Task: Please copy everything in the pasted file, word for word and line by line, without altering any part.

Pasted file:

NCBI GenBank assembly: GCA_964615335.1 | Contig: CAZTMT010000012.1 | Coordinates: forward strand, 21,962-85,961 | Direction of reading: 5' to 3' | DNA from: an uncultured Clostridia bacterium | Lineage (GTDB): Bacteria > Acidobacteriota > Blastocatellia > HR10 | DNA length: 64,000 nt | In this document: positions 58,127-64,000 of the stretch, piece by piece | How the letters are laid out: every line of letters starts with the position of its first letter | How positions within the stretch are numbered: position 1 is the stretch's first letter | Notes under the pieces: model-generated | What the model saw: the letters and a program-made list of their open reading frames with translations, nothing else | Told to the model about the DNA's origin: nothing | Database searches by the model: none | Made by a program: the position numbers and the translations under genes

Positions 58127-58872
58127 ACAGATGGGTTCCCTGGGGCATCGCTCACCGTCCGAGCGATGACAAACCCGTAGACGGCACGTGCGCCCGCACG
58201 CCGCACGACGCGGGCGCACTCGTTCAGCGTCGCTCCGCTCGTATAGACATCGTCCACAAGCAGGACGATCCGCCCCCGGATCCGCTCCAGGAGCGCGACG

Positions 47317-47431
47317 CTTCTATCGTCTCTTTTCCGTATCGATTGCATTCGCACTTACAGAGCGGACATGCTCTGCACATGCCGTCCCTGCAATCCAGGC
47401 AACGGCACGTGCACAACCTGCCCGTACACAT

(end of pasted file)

NCBI GenBank assembly: GCA_964615335.1 | Contig: CAZTMT010000012.1 | Coordinates: forward strand, 21,962-85,961 | Direction of reading: 5' to 3' | DNA from: an uncultured Clostridia bacterium | Lineage (GTDB): Bacteria > Acidobacteriota > Blastocatellia > HR10 | DNA length: 64,000 nt | In this document: positions 58,127-64,000 of the stretch, piece by piece | How the letters are laid out: every line of letters starts with the position of its first letter | How positions within the stretch are numbered: position 1 is the stretch's first letter | Notes under the pieces: model-generated | What the model saw: the letters and a program-made list of their open reading frames with translations, nothing else | Told to the model about the DNA's origin: nothing | Database searches by the model: none | Made by a program: the position numbers and the translations under genes

Positions 58127-58872
58127 ACAGATGGGTTCCCTGGGGCATCGCTCACCGTCCGAGCGATGACAAACCCGTAGACGGCACGTGCGCCCGCACG
58201 CCGCACGACGCGGGCGCACTCGTTCAGCGTCGCTCCGCTCGTATAGACATCGTCCACAAGCAGGACGATCCGCCCCCGGATCCGCTCCAGGAGCGCGACG

Positions 47317-47431
47317 CTTCTATCGTCTCTTTTCCGTATCGATTGCATTCGCACTTACAGAGCGGACATGCTCTGCACATGCCGTCCCTGCAATCCAGGC
47401 AACGGCACGTGCACAACCTGCCCGTACACAT